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"Although only 10 miles as the raven flies from the South Rim, the North Rim offers   
a very different visitor experience. Solitude, awe-inspiring views, a slower pace,
and the feeling of going back in time are only a few of the many attributes
the North Rim has to offer."
~ North Rim of the Grand Canyon guide, National Park Service

The Grand Canyon was the second most heavily-visited national park in the U.S. this year with 5,520,736 official visitors. (I'm writing this in 2016 so I was able to look up the attendance figures. The Great Smoky Mountains had almost double that number.) This was the first time visitation exceeded 5 million at the Grand Canyon. 

The majority of those visitors go only to the iconic South Rim because it is much more developed and considerably easier to access. It's "only" a 21-mile trek from the south to the north rim via foot trails but a five-hour, 220-mile drive in a vehicle.

Along the  trail to Bright Angel Point

I put "only" in quotes because it's a tough hike that switchbacks down over several thousand feet into the canyon and back up to the other side. We've hiked down to and across the river from the South Rim but not up to or down from the North Rim, where the trail is steeper and rougher (the North Kaibab Trail from the river up to the North Rim has over 3,000 feet of elevation gain in 4 miles).

Jim and I last visited the South Rim in the early 2000s in late March when it wasn't too crowded and there was still some ice on the Bright Angel and South Kaibab trails at 6,000-7,000 feet.

In comparison to the South Rim, the North Rim is much less crowded even in the peak summer season. The National Park Service says only 10% of Grand Canyon visitors go to the North Rim.

A couple enjoys the relative solitude along the Bright Angel Point Trail.

We like that. It's definitely a whole different world than the South Rim.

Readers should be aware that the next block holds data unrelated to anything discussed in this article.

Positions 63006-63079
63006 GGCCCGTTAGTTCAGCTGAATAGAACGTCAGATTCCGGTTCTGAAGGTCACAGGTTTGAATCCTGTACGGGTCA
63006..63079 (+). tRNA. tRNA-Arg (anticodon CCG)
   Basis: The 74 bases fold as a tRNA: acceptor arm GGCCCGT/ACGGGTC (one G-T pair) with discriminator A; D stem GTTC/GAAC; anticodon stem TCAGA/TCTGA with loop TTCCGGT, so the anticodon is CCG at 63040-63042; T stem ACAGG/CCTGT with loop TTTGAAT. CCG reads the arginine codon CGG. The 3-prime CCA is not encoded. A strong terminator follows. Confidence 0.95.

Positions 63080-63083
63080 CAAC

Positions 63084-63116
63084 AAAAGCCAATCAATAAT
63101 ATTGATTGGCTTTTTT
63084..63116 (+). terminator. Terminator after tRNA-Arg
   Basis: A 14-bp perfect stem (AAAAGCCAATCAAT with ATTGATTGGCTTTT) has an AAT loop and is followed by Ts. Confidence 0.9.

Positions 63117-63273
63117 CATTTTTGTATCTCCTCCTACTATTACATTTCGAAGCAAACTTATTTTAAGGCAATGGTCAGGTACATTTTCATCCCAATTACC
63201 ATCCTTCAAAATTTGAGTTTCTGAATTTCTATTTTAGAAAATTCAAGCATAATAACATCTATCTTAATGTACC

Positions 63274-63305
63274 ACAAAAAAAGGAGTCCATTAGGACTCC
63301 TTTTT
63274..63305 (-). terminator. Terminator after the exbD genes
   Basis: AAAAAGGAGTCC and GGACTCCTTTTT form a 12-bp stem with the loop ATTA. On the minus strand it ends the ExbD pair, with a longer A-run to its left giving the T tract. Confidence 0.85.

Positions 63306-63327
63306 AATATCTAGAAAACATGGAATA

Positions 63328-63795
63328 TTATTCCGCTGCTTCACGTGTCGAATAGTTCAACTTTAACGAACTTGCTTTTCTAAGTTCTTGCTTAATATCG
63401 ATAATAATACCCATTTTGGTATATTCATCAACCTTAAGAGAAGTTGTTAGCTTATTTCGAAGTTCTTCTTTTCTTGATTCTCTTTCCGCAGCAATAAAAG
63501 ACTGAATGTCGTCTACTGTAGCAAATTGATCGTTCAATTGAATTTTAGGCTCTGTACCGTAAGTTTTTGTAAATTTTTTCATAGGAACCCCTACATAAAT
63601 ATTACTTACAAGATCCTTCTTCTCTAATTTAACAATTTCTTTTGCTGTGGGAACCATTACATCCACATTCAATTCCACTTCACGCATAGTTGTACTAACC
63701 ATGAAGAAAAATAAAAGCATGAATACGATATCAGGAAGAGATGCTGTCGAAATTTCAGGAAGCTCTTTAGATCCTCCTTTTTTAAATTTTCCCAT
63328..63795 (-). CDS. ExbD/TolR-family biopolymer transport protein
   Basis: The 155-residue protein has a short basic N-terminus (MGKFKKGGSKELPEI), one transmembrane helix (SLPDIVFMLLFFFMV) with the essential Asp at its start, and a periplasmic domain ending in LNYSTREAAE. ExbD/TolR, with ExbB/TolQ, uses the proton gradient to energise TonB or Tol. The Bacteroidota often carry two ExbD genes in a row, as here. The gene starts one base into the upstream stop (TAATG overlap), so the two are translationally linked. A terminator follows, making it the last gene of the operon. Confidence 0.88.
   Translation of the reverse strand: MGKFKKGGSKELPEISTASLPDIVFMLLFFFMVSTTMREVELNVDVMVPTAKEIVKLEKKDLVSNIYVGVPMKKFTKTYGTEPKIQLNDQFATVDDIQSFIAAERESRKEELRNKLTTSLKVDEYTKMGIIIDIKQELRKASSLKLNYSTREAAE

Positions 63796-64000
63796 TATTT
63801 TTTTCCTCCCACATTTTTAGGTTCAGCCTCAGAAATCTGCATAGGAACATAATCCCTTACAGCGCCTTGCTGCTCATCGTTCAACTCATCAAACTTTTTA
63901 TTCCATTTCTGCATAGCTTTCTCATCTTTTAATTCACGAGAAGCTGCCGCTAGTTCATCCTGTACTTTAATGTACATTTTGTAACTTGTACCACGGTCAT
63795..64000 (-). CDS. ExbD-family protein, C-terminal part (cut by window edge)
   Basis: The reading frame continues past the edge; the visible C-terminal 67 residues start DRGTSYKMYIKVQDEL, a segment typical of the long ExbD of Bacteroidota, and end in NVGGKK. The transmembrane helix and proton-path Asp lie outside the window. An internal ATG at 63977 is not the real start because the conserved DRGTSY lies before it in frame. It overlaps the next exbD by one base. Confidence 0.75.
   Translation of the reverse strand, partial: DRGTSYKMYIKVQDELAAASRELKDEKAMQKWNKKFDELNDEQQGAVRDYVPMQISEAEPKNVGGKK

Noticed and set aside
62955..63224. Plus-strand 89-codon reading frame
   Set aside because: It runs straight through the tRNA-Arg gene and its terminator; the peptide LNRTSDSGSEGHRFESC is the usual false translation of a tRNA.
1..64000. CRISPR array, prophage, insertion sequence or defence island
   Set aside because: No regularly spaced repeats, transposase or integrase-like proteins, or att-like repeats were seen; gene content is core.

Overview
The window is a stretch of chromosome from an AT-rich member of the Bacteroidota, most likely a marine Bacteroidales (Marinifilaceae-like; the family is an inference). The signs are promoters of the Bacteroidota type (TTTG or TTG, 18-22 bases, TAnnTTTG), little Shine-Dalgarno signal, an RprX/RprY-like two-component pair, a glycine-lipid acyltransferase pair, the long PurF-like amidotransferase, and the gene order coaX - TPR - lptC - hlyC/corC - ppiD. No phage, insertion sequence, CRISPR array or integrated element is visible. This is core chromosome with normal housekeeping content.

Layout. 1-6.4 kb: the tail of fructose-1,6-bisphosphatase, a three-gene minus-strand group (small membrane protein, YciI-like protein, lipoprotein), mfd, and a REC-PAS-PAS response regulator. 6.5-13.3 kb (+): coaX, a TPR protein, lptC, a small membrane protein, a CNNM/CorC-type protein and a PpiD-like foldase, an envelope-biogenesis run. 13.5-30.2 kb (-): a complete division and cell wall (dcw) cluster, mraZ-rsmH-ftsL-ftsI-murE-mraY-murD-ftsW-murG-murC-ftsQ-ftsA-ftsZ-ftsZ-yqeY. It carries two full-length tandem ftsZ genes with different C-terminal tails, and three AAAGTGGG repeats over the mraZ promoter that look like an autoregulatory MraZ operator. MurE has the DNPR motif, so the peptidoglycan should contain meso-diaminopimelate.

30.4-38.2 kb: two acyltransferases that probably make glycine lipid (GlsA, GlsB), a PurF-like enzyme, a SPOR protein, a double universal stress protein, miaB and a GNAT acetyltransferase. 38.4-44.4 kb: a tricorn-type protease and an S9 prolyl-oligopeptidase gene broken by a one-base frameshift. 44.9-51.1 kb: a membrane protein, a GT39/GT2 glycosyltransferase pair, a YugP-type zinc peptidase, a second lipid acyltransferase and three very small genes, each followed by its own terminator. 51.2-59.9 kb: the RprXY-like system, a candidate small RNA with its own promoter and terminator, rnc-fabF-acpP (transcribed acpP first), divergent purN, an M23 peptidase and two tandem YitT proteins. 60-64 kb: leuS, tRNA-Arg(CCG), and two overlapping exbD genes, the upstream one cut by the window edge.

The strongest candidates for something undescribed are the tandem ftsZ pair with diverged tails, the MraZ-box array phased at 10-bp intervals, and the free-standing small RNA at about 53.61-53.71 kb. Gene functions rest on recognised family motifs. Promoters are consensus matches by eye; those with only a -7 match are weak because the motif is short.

Note that the South Rim is open all year. The road to the North Rim is closed from approximately November to May because of all the snow.


We didn't start out last Sunday with the idea of going to the North Rim, just the town of Kanab, UT, located about an hour south of our RV park.

We wanted to check out the three private campgrounds in Kanab in case we decided to use that town as a base to explore Zion National Park, the North Rim of the Grand Canyon, Vermilion Cliffs National Monument, and other interesting places after we leave Red Canyon.

Along the path to Bright Angel Point

Crazy Horse RV Park in Kanab has some decent pull-thru spaces but the manager was out for another two hours and we wanted to talk to her.

I suggested we drive down to Jacob Lake, AZ to kill time. A National Forest Service campground is located there (nice, but closes October 15) and a private campground that also closes October 15. Even though the daytime temps are still warm, it's below freezing at night at 7,000-8,000+ feet elevation. Like our campground at Red Canyon, they don't want to deal with frozen water pipes. 

We went into the Forest Service visitor center at Jacob Lake, then figured since we were only 42 miles from the North Rim to continue on down there to see its campground . . .

And that's how we ended up at the Grand Canyon a few days ago!

View of the point on Mt. Hayden from Imperial Point Overlook

It was my first time on the North Rim. Jim was there many years ago with his kids but all he remembers is being cold at night in the tent -- during the summer when it was warmer than it is now.  

The good news was that the national park campground is open until October 31. We checked out a couple sites that look large enough for our RV but they aren't available when we'd need them between October 18-25.

I'll have more about our decision later.


This map shows 140-mile route we took to the North Rim of the Grand Canyon:

It's about 62 mile from our RV park to Kanab, UT on Scenic Hwy. US 89. There are interesting canyon, river, and ranch views on both sides of this wide paved road:


From Kanab we took US 89A south for another 37 miles to Jacob Lake. It's marked scenic but isn't as spectacular as some of the other state and national Scenic Highways we've driven in southern Utah. It gains elevation to 8,000+ feet before Jacob Lake and isn't in as good shape as US 89.

We have a choice of using 89 or 89A to get to Black Canyon City. We'll probably go on 89, a more major road through Vermillion Cliffs and Page, AZ rather than 89A on the south edge of the national monument.